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The History of Computing in the History of Technology

IP.com Disclosure Number: IPCOM000129554D
Original Publication Date: 1988-Mar-31
Included in the Prior Art Database: 2005-Oct-06
Document File: 17 page(s) / 70K

Publishing Venue

Software Patent Institute

Related People

MICHAEL S. MAHONEY: AUTHOR [+2]

Abstract

After surveying the current state of the literature in the history of computing, this article discusses some of the major issues addressed by recent work in the history of technology. It suggests aspects of the development of computing which are pertinent to those issues and hence for which that recent work could provide models of historical analysis. As a new scientific technology with unique features, computing can provide new perspectives on the history of technology.

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THIS DOCUMENT IS AN APPROXIMATE REPRESENTATION OF THE ORIGINAL.

Copyright ©; 1988 by the American Federation of Information Processing Societies, Inc. Used with permission.

The History of Computing in the History of Technology

MICHAEL S. MAHONEY

(Image Omitted: Author's Address: Program in History of Science, Princeton University, Princeton, NJ 08544. (609)452-4157.)

After surveying the current state of the literature in the history of computing, this article discusses some of the major issues addressed by recent work in the history of technology. It suggests aspects of the development of computing which are pertinent to those issues and hence for which that recent work could provide models of historical analysis. As a new scientific technology with unique features, computing can provide new perspectives on the history of technology.

Categories and Subject Descriptors: K.2 [Computing Milleux]: History of Computing. K.4.0 [Computers and Society]: General.

Additional Terms: History of Technology.

Introduction

Since World War II "information" has emerged as a fundamental scientific and technological concept applied to phenomena ranging from black holes to DNA, from the organization of cells to the processes of human thought, and from the management of corporations to the allocation of global resources. In addition to reshaping established disciplines, it has stimulated the formation of a panoply of new subjects and areas of inquiry concerned with its structure and its role in nature and society (Machlup and Mansfeld 1983). Theories based on the concept of information have so permeated modern culture that it now is widely taken to characterize our times. We live in an "information society," an "age of information." Indeed, we look to models of information processing to explain our own patterns of thought.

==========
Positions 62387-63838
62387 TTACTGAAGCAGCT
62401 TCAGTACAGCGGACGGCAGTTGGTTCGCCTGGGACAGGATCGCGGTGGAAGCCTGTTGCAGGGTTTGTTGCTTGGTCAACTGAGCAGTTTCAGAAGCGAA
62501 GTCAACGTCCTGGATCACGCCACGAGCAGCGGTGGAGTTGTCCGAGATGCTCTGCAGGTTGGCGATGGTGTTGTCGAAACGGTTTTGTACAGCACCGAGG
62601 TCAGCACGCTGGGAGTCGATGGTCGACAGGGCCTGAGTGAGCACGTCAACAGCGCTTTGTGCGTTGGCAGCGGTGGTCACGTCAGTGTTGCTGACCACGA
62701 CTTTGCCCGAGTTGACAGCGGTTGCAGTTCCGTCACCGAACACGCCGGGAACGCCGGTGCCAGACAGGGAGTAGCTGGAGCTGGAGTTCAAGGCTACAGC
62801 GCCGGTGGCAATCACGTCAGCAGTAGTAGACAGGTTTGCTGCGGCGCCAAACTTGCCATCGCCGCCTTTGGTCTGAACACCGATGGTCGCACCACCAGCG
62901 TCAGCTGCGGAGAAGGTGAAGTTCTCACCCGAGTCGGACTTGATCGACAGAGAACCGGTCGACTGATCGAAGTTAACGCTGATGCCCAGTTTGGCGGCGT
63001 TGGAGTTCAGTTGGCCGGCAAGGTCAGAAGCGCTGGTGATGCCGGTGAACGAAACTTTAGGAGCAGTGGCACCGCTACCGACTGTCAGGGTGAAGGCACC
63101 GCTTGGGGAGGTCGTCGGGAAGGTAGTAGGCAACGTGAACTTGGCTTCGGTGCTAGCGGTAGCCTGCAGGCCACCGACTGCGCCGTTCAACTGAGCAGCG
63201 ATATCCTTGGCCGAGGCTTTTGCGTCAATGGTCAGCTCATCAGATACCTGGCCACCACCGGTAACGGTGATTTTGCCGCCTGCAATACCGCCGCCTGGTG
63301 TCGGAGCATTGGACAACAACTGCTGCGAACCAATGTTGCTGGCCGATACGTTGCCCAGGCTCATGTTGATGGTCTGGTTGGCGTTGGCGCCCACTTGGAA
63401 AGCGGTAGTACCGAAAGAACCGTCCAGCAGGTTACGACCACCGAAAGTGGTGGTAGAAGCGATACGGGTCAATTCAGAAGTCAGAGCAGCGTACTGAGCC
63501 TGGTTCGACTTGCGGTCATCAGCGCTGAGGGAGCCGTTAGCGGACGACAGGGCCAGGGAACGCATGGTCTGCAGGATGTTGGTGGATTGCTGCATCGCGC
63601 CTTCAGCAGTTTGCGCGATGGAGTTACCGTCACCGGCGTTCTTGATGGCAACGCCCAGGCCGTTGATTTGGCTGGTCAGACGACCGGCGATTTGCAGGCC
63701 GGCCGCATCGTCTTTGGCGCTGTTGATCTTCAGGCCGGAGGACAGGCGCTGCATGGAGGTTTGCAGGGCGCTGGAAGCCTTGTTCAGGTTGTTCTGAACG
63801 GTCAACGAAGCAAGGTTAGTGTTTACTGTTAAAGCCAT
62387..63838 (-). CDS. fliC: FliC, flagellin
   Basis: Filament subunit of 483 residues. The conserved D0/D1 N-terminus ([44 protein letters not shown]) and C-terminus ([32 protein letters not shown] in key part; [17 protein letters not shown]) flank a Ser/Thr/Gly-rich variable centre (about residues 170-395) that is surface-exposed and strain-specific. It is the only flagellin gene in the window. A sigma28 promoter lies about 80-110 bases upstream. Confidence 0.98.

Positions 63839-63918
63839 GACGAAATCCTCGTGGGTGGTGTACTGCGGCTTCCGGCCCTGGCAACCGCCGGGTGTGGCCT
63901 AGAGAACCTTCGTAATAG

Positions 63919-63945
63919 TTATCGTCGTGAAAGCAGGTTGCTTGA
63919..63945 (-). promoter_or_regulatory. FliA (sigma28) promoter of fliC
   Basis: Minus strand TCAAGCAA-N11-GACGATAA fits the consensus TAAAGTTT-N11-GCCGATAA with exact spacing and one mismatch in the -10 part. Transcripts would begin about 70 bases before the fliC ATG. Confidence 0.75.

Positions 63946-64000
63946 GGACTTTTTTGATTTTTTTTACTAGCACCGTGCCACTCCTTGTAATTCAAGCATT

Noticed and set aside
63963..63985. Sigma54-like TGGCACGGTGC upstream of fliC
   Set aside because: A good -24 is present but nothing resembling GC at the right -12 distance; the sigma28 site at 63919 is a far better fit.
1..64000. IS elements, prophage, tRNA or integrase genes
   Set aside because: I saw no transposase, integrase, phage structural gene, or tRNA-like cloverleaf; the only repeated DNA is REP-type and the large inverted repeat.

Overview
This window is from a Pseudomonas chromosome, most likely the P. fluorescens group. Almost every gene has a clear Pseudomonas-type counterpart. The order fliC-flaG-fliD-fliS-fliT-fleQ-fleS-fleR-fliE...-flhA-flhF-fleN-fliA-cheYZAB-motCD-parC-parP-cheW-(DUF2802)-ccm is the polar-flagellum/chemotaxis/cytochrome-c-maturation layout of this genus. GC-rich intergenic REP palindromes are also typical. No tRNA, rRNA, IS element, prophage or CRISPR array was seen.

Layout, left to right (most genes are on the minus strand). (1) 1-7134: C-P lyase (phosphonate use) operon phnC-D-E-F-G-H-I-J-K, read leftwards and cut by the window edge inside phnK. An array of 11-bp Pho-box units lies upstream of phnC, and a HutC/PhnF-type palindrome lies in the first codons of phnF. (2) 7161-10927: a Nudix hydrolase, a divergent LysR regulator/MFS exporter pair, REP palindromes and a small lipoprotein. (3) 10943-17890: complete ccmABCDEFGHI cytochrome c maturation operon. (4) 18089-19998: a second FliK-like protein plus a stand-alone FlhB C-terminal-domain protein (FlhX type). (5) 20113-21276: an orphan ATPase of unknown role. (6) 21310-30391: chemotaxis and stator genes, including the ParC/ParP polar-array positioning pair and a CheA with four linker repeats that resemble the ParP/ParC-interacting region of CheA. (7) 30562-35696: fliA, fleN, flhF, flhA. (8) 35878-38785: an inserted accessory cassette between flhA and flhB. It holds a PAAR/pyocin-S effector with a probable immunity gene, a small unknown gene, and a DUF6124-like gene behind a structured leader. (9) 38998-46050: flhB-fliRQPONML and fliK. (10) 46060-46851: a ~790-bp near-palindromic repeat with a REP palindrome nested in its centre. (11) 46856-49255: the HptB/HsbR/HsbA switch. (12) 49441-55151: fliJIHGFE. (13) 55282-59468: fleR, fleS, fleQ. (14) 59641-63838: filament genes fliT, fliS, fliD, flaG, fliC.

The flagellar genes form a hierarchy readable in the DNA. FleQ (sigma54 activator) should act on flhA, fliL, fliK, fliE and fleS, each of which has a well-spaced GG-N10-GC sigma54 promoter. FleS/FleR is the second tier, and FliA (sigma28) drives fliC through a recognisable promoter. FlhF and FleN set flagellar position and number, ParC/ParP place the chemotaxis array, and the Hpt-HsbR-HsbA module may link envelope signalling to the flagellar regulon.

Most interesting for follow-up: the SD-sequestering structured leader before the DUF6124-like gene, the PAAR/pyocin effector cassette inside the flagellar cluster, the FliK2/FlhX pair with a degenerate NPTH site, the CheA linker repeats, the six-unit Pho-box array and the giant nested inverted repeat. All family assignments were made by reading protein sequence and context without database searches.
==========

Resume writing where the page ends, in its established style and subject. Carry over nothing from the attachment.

The computer has played the central role in that transformation, both accommodating and encouraging ever broader views of information and of how it can be transformed and communicated over time and space. Since the 1950s the computer has replaced traditional methods of accounting and record keeping by a new industry of data processing. As a primary vehicle of communication over both space and time, it has come to form the core of modern information technology. What the English-speaking world refers to as "computer science" is known to the rest of western Europe as informatique (or Informatik or informatica). Much of the concern over information as a commodity and as a natural resource derives from the computer and from computer-based communications technology.11 Hence, the history of the computer and of computing is central to that of information science and technology, providing a thread by which to maintain bearing while exploring the ever-growing maze of disciplines and subdisciplines that claim information as their subject.

1 1. To characterize the unprecedented capabilities of computers linked to telecommunications, Nora and Mi...